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KTVU imposes ‘gag order’ on employees over gaffe

KTVU has placed a gag order on employees over the Asiana pilots gaffe. (Photo: KTVU, edited by The Desk)
KTVU has placed a gag order on employees over the Asiana pilots gaffe. (Photo: KTVU, edited by The Desk)

The Desk has tried several times to reach KTVU News Director Lee Rosenthal and General Manager Tom Raponi since last week’s unfortunate blunder in which newsreader Tori Campbell misidentified four pilots aboard Asiana Airlines Flight 214.

Those attempts have mostly been unsuccessful, and future attempts may yield the same results now that the station has imposed a so-called ‘gag order’ on all employees — editorial or not — that prevents staffers from speaking out about the gaffe.

San Francisco media journalist Rich Lieberman first reported the ‘gag order’ on Friday morning. The ‘gag order’ reportedly covers “reporters, anchors, editors (and) producers,” along with “the interns and janitors.”

It’s unclear how Lieberman confirmed the existence of the ‘gag order.’

KTVU is owned by Cox Media Group, which owns several other television properties throughout the United States. The Desk reached out to CMG Director of Communications Andy McDill for comment about the ‘gag order’ on Friday.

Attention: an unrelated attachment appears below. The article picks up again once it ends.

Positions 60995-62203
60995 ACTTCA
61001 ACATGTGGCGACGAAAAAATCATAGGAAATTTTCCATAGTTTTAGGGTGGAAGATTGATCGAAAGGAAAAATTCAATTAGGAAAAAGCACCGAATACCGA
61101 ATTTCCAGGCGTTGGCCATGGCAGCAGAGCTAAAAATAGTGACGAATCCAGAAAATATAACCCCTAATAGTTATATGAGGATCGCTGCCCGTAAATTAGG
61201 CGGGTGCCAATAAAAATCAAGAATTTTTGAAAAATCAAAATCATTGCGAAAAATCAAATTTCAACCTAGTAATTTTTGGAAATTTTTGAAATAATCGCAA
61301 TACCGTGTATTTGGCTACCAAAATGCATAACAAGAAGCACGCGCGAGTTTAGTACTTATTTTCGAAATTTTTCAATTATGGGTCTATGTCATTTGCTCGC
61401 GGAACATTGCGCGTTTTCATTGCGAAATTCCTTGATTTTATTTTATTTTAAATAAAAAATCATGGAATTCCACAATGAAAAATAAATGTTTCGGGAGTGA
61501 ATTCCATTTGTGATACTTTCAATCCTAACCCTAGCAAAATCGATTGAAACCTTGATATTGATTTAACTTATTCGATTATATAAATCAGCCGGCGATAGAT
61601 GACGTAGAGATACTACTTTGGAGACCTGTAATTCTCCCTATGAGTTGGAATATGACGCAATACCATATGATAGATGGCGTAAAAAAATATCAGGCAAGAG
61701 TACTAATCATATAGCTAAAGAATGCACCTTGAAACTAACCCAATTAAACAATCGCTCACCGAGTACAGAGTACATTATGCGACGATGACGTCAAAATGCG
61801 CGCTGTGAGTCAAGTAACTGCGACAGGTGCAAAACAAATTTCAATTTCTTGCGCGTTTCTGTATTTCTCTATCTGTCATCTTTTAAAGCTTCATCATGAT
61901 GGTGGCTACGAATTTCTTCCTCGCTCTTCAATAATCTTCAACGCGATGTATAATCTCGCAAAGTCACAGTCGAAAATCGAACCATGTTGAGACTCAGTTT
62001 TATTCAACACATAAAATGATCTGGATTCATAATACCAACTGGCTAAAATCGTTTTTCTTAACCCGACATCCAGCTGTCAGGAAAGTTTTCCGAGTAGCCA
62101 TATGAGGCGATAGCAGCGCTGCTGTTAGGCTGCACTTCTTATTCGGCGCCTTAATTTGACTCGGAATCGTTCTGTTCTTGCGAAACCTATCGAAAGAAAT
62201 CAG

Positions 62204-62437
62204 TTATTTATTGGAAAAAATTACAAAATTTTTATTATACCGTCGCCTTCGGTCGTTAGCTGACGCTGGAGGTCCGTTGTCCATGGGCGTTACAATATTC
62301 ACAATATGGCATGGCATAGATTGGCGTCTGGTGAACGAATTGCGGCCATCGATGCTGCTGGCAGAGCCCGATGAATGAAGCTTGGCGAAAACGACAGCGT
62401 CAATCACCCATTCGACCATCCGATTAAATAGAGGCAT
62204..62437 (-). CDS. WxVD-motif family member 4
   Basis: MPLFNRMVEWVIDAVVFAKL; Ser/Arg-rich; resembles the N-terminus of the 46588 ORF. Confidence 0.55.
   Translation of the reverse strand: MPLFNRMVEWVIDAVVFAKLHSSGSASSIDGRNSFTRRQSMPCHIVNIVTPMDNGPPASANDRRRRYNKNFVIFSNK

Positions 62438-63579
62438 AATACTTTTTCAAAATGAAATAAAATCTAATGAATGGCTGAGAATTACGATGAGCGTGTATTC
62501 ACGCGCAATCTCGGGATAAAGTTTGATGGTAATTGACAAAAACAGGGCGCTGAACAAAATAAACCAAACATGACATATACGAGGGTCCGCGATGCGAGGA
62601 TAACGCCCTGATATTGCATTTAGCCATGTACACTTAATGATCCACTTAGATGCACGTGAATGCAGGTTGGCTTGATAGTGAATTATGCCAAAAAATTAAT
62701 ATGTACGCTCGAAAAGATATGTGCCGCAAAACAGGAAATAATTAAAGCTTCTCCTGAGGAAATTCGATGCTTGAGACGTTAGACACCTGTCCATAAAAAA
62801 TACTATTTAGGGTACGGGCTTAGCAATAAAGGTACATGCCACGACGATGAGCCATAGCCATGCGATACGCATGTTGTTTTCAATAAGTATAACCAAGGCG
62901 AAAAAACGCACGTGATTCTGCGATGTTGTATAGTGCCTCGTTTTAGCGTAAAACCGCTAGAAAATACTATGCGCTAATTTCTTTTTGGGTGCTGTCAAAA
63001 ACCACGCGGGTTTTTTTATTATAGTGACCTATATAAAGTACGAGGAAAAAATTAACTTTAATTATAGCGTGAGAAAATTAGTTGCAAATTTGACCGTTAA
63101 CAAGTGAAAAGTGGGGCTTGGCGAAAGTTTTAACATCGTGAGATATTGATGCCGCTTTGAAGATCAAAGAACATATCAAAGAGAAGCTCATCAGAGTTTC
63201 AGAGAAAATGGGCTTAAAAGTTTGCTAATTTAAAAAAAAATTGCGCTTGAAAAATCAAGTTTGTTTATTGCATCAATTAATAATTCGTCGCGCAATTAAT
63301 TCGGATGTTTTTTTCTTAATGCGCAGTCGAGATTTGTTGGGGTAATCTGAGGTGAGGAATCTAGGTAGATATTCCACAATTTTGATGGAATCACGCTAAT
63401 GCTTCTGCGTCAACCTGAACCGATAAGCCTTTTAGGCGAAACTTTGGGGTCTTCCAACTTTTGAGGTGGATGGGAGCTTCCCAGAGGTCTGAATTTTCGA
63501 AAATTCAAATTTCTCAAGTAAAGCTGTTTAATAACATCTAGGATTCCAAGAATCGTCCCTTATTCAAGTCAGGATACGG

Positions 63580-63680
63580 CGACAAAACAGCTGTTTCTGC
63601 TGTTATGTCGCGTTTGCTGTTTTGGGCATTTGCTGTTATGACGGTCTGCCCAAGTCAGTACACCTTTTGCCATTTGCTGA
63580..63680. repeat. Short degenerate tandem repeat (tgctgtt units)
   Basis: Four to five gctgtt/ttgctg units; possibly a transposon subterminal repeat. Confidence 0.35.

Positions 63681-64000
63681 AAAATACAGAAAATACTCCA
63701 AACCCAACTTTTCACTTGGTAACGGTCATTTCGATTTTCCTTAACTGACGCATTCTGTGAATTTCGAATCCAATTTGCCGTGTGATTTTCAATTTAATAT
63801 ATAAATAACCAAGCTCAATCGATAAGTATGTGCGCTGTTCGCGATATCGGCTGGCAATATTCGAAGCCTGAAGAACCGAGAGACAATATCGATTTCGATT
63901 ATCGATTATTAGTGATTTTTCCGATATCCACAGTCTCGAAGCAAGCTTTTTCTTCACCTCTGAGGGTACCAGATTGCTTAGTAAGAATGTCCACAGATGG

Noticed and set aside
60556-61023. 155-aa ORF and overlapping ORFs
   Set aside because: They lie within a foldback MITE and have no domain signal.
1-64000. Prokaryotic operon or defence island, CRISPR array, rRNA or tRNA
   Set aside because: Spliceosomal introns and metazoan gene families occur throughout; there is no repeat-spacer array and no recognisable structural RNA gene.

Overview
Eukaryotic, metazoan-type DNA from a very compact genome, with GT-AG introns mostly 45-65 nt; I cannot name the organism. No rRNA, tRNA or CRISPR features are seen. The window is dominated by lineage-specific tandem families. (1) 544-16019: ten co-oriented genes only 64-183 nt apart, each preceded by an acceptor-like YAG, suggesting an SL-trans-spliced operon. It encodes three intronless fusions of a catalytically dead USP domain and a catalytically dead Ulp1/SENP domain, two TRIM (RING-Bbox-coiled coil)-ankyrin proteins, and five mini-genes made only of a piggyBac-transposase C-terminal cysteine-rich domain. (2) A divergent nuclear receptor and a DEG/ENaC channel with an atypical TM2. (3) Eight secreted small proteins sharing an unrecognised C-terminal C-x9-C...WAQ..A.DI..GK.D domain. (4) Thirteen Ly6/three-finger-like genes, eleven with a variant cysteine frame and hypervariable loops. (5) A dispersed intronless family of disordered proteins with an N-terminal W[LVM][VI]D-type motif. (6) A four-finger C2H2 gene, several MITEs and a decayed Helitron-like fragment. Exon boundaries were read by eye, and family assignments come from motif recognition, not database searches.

“I have nothing new on this beyond (the) original apology,” McDill wrote to The Desk.

When The Desk initially contacted Rosenthal for comment on the station’s gaffe on July 12, Rosenthal responded with a link to the station’s online apology. Future attempts for comment were met with silence.

Raponi has not responded to any request for comment.

Campbell misidentified the names of four pilots aboard a plane that crashed earlier in the week at San Francisco International Airport as Captain Sum Ting Wong, Wi Tu Lo, Ho Lee Fuk and Bang Ding Ow. Campbell apologized later in the broadcast, claiming the names had been confirmed by a spokesperson with the National Transportation Safety Board (the NTSB would later say that the “spokesperson” was a summer intern).

About one hour later, the gaffe had been posted to YouTube and quickly went viral. The station issued a lengthier apology online with comments from Raponi. That apology was removed for some reason before being republished two hours later.

Four hours after the mistake, the station issued apologies on its Facebook and Twitter profiles, and addressed the issue with a lengthy statement on its evening newscasts.

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About the Author:

Matthew Keys

Matthew Keys is the publisher of The Desk and reports on the business and policy matters involving the broadcast television, streaming video and radio industries. He previously worked for Thomson Reuters, Disney-ABC, Tribune Broadcasting and McNaughton Newspapers. Matthew is based in Northern California, has won numerous awards in the field of journalism, and is a member of IRE (Investigative Reporters and Editors).